contains muscles suggesting some movability Courtship and mating was documented with a
(GREVEN in press). Further, the large male anal Mini-DV Camcorder (JVC GR-D760E). Photo-
fin was suggested to clasper the female urogeni- graphs were made with a CANON EOS 300 D
tal pore to direct spermatozeugmata (BREMBACH using a 50 mm Macro lens, a teleconverter and
1978) and to avoid their loss during copulation. a flash (CANON Speedlight 420 EX): The male
In brief, information on courtship and mat- and a female stay under the water surface more
ing of inseminating halfbeaks is meagre and or less parallel, but distantly to each other. Then
anecdotal at best. Thus, in the present note we the male swims alongside the female, overtakes
report some observations on courtship and mat- her, slightly moves laterally to come to the other
ing of Hemirhamphodon tengah, which differ from side of the female, swims backwards and when
courtship and mating known from other he- alongside her, he starts again repeating this ac-
mirhamphids (see literature cited above). tion several times, i.e. the male describes an
In 2007, Aquarium Glaser, Rodgau (Germa- incomplete rectangle around the female with
ny) imported Hemirhamphodon tengah, probably the open side at her tail region. In this phase
collected near the terra typica (F. SCHÄFER, per- movements of the male appear jerky and as
sonal communication). Males are slightly drawn with a ruler (fig. 2). During this “mating
larger than females and possess an anal fin, not dance” the female is largely stationary, unless
notably enlarged, and a freestanding genital she is reluctant and escapes (rarely seen). After
papilla (figs. 1 a, b). Two males and three fema- some seconds, movements of the male became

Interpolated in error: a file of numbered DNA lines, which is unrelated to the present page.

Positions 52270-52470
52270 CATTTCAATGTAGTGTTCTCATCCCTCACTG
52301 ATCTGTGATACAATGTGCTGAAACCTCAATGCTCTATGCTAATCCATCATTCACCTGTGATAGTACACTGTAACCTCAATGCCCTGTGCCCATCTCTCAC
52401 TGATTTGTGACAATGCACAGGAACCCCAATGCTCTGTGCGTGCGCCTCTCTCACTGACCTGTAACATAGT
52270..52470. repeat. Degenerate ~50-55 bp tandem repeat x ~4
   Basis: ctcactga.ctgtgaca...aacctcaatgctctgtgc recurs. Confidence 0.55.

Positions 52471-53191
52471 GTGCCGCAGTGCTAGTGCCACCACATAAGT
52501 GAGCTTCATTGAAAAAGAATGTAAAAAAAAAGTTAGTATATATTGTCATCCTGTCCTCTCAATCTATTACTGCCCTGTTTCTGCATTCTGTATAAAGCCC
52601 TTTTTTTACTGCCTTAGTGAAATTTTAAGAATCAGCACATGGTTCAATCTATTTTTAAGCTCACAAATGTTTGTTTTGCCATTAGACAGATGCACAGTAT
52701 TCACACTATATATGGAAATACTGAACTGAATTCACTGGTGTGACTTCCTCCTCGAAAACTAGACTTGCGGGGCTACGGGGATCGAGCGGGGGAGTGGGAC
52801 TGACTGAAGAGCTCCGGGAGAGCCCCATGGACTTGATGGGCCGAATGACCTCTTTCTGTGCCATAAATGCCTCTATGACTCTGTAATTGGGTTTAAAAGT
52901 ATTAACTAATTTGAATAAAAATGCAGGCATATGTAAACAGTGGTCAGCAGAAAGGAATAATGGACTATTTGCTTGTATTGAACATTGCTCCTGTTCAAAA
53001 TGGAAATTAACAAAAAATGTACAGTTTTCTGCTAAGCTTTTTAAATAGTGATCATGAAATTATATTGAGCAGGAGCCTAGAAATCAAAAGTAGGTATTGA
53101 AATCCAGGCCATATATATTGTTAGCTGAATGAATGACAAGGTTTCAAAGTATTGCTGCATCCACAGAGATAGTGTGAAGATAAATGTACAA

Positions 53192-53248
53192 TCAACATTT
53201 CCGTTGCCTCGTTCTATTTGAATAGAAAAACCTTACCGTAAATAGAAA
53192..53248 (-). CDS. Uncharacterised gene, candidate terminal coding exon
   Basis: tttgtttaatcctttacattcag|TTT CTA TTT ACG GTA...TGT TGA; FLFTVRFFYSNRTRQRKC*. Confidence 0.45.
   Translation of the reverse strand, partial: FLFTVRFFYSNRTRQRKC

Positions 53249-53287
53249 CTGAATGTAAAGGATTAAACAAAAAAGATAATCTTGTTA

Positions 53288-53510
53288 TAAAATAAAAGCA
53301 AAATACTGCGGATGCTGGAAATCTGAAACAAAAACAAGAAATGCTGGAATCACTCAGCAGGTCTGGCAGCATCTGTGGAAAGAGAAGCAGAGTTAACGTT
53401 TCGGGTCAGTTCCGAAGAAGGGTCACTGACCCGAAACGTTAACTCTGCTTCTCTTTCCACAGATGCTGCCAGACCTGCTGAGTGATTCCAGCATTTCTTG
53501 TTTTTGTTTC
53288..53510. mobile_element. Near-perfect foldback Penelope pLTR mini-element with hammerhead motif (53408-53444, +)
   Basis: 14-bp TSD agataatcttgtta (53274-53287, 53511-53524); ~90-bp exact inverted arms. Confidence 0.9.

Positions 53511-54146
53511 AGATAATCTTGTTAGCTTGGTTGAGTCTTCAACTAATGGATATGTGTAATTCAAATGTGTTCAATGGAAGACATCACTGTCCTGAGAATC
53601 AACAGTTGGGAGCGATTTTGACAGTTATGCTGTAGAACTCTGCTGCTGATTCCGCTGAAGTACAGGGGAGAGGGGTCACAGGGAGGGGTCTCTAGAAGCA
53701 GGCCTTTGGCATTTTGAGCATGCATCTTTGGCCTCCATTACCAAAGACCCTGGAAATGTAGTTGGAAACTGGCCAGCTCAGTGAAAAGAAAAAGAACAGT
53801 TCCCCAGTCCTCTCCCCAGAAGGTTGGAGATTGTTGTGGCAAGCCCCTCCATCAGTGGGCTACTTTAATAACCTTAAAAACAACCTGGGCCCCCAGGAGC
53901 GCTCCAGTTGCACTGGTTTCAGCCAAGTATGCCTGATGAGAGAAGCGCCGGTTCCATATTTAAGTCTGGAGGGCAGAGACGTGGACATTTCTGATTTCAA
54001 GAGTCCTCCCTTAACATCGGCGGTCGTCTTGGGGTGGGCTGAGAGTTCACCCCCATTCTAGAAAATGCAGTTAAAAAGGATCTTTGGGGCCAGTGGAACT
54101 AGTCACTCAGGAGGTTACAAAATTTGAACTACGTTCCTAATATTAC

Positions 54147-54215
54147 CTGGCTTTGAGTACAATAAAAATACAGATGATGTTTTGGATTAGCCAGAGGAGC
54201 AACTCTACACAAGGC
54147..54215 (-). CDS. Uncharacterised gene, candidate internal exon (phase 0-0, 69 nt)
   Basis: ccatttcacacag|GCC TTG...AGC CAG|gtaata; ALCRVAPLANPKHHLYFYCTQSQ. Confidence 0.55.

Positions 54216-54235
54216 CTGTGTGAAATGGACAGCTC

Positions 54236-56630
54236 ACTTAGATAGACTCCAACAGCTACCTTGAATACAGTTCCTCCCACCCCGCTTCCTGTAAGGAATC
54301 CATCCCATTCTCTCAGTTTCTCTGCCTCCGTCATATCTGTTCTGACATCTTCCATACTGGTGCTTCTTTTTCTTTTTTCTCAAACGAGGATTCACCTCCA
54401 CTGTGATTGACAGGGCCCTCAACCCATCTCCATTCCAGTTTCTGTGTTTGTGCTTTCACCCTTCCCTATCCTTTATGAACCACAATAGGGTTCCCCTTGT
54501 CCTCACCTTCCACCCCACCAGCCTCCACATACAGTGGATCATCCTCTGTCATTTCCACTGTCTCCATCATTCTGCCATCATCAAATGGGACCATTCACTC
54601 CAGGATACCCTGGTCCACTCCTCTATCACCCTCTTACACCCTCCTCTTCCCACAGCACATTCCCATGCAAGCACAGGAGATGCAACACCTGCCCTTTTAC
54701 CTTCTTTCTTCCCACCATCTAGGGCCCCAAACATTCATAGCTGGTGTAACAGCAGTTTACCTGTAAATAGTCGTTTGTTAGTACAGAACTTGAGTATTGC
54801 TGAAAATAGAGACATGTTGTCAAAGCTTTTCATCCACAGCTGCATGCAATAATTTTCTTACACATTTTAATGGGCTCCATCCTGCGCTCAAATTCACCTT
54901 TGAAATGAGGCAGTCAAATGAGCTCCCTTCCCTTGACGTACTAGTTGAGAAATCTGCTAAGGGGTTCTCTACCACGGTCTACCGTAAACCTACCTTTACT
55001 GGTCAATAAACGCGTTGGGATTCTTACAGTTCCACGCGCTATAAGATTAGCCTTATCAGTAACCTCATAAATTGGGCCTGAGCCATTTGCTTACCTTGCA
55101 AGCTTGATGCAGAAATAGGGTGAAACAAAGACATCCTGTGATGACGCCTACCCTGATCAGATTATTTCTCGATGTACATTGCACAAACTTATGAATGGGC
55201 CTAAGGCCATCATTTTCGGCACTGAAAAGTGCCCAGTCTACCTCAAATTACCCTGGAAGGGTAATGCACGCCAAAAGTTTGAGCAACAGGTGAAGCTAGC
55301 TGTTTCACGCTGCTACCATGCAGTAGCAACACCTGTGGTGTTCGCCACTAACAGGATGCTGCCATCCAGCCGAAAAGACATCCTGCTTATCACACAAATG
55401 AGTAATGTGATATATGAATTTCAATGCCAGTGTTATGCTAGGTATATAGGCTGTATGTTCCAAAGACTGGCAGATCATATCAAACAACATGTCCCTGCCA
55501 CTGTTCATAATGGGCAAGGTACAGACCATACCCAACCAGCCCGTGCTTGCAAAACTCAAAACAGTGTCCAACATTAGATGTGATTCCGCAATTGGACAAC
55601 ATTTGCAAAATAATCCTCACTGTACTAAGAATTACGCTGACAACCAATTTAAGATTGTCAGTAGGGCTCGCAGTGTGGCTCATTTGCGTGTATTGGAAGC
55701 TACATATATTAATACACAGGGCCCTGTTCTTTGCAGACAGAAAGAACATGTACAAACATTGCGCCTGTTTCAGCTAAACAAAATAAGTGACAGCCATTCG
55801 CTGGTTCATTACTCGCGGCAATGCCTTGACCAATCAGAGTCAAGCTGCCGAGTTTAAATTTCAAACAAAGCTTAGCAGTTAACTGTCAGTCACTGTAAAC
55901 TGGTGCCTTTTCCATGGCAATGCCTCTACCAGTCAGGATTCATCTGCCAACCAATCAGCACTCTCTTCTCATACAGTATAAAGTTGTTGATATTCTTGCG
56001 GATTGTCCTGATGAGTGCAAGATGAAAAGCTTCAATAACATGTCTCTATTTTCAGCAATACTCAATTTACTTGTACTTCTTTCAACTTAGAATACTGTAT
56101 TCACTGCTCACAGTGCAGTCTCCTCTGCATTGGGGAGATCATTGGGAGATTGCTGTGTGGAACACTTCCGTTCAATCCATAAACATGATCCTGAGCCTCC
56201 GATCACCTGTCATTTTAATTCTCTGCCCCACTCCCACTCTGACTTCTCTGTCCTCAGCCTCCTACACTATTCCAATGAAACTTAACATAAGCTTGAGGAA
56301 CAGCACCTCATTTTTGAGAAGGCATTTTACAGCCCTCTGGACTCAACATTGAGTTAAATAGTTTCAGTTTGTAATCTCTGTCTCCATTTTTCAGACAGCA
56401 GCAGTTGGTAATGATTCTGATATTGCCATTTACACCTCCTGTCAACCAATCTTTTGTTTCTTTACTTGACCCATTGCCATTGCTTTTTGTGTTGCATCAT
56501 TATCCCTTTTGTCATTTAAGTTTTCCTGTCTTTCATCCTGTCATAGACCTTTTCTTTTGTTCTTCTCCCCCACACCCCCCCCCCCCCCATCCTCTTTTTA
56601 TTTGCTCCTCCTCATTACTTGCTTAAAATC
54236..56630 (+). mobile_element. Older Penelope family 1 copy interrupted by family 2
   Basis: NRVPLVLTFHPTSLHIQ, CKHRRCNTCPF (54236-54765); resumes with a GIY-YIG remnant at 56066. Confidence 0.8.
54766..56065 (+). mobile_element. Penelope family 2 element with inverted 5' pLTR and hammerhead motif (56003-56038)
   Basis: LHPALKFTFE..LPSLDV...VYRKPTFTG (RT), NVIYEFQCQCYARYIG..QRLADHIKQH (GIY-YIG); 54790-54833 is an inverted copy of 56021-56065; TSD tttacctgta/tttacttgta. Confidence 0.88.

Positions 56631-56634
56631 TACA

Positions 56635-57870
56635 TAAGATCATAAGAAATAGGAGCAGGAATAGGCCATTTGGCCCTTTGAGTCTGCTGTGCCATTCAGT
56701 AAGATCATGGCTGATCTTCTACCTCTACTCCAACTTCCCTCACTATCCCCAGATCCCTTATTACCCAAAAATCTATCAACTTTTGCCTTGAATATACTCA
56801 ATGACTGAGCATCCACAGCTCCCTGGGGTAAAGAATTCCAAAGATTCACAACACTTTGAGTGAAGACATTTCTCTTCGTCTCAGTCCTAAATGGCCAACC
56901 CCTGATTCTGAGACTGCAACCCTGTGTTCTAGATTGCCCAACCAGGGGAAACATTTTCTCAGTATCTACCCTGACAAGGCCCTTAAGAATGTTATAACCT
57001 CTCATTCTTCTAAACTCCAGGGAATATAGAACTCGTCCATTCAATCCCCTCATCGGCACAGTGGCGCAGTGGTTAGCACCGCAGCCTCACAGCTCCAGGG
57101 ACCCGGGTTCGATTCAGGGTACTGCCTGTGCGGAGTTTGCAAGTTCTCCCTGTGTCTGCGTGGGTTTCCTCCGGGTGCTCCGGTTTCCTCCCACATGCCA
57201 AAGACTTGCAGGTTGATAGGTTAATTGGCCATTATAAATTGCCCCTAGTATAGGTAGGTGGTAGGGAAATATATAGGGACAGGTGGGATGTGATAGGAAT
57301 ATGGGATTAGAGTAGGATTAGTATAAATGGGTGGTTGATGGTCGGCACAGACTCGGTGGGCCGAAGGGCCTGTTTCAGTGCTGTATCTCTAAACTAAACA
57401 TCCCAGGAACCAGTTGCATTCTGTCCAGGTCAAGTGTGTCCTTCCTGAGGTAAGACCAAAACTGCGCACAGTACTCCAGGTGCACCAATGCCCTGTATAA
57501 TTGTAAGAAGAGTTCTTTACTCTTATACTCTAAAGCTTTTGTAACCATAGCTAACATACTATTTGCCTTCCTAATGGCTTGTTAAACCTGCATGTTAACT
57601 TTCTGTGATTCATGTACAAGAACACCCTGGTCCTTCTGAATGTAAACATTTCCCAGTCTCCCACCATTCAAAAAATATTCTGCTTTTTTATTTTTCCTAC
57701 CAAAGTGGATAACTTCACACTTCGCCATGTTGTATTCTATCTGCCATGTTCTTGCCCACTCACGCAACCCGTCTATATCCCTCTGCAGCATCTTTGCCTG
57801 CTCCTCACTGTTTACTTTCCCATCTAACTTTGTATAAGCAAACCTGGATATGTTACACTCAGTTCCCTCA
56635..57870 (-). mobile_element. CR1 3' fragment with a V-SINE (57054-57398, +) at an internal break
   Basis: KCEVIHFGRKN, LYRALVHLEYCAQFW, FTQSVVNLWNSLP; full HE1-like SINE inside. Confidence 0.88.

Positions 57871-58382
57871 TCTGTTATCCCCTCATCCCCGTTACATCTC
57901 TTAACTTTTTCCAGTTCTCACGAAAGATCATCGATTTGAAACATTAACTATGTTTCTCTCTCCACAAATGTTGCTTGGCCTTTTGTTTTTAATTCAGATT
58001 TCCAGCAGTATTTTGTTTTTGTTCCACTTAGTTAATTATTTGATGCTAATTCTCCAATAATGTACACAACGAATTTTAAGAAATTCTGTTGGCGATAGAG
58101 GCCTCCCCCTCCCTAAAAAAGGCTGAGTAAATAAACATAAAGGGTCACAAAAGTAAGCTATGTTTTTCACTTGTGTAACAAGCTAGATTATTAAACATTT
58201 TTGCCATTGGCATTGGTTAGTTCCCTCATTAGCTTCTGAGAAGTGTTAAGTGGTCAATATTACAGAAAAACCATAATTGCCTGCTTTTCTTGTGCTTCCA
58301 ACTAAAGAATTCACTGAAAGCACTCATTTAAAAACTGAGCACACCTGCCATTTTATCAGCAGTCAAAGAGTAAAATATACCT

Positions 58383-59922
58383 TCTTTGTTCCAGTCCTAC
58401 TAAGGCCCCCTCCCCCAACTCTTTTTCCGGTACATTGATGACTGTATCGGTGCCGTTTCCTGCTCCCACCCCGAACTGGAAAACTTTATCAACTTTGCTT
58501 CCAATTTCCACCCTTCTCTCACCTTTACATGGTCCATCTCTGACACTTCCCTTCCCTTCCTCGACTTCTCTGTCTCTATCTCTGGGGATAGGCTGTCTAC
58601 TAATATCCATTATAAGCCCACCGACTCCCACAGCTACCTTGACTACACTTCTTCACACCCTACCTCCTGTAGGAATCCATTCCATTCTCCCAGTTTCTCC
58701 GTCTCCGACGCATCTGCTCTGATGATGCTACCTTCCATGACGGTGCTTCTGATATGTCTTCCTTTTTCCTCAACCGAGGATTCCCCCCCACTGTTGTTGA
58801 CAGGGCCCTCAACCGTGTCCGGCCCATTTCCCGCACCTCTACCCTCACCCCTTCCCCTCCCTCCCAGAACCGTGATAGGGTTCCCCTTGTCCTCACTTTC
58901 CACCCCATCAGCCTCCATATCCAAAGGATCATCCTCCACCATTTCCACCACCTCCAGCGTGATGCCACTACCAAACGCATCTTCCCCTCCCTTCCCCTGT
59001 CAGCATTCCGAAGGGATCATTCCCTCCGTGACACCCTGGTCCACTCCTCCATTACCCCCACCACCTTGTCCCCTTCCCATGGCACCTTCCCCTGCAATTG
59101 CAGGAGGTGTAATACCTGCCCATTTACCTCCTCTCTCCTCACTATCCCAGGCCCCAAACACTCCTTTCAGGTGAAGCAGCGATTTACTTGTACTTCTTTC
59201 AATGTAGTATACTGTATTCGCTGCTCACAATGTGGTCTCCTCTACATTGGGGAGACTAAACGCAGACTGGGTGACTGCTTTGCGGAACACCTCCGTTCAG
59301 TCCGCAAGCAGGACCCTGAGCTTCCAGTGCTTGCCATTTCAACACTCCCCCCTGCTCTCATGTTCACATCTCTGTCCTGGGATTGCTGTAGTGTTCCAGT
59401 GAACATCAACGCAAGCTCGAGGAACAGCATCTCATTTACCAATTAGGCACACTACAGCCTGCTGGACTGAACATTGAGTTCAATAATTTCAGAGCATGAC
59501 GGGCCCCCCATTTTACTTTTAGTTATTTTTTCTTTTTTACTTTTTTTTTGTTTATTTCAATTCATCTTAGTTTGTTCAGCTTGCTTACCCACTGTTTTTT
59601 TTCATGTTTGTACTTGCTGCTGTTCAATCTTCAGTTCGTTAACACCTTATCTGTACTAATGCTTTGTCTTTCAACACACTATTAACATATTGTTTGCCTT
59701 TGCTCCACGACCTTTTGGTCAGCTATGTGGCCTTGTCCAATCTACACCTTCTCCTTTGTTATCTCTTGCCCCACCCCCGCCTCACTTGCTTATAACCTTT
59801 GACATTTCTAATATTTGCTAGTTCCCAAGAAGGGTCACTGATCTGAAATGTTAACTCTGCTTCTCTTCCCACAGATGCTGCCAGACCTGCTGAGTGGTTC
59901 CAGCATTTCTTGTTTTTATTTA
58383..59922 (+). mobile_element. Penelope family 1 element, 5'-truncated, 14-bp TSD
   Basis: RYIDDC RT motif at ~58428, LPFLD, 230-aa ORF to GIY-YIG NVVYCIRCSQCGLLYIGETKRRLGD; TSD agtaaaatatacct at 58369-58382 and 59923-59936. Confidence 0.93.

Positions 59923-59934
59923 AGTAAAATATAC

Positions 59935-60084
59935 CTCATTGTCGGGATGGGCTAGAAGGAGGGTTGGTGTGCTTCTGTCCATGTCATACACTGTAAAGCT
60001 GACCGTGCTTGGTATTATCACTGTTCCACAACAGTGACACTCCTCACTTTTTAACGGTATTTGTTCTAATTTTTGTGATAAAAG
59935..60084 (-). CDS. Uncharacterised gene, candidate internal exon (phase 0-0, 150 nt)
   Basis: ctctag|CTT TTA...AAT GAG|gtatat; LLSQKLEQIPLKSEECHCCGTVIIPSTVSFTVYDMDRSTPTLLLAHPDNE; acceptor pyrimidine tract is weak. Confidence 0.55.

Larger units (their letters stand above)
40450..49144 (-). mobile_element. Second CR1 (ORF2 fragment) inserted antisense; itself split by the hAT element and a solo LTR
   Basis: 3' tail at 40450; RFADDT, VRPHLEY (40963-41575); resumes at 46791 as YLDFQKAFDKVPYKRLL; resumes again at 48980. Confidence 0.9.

les with a total length of approximately 55 mm more smooth; the male stops for a short time
were held in an aquarium (40 x 25 x 25 cm) at alongside the stationary female, slightly tilts his
approximately 26 °C with a light period set at body upward and toward the female and mates
12:12 h. The aquarium was fitted with some once or several times beat their genital regions
plants (Anubias barteri) and a cushion of Vesicu- against each other, before the male changes the
laria sp. near the water surface. The water was side again (figs. 1 c-h, 3). This must be the
regularly replaced by water filtrated with peat; moment spermatozeugmata become transfer-
the pH-value ranged from 5.6 to 6.4. Total hard- red. Flicking behavior and changeover takes a
ness of water was approximately 2 °dGH. Fish relatively long time (we observed up to 10 min).
were fed twice daily with living white midge After this mates break away from each other.
larvae and springtails. The actual physical contact of the mates ap-
Under these conditions the dominant male, pears very short. However, on some photo-
which swam most of the time in the free water graphs we saw an inclination of the male uro-
near the water surface, displayed and mated genital papilla toward the female either caused
regularly. Subdominant males mostly stayed alo- actively by muscles of the papilla and/or by

Figs. 1 a-h: Sex dimorphic genital region (a, b) and mating (c-h, except d female in front) of Hemirhamphodon
tengah. a Anal fin of the male and freestanding genital papilla (arrow); b anal fin of the female; c the male
swims alongside the female; d male (left side) alongside the female with approaching genital regions; genital
papilla (arrow); e male alongside the female; genital papilla (arrow); f ditto; g male behind the female; note
putative discharge of spermatozeugmata (arrow); h position as in g; note the slightly bent genital papilla of
the male (arrow).

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Abb. 1 a-h: Geschlechtsdimorphe Genitalregion (a, b; Weibchen vorn außer in d) und Paarung von Hemi-
rhamphodon tengah. a Afterflosse des Männchens und freistehende Genitalpapille (Pfeil); b Analflosse des
Weibchens; c Männchen schwimmt an die Seite des Weibchens; d Männchen (links) längs des Weibchens:
die Genitalregionen sind einander genähert; Genitalpapille (Pfeil); e Männchen an der Längsseite des Weib-
chens; Genitalpapille (Pfeil); f dito; g Männchen hinter dem Weibchen; man beachte die Genitalpapille,
wahrscheinlich mit einer Spermatozeugme an der Spitze (Pfeil); h Position wie in g; man beachte die wahr-
scheinlich leicht zum Weibchen hin gebogene Genitalpapille (Pfeil).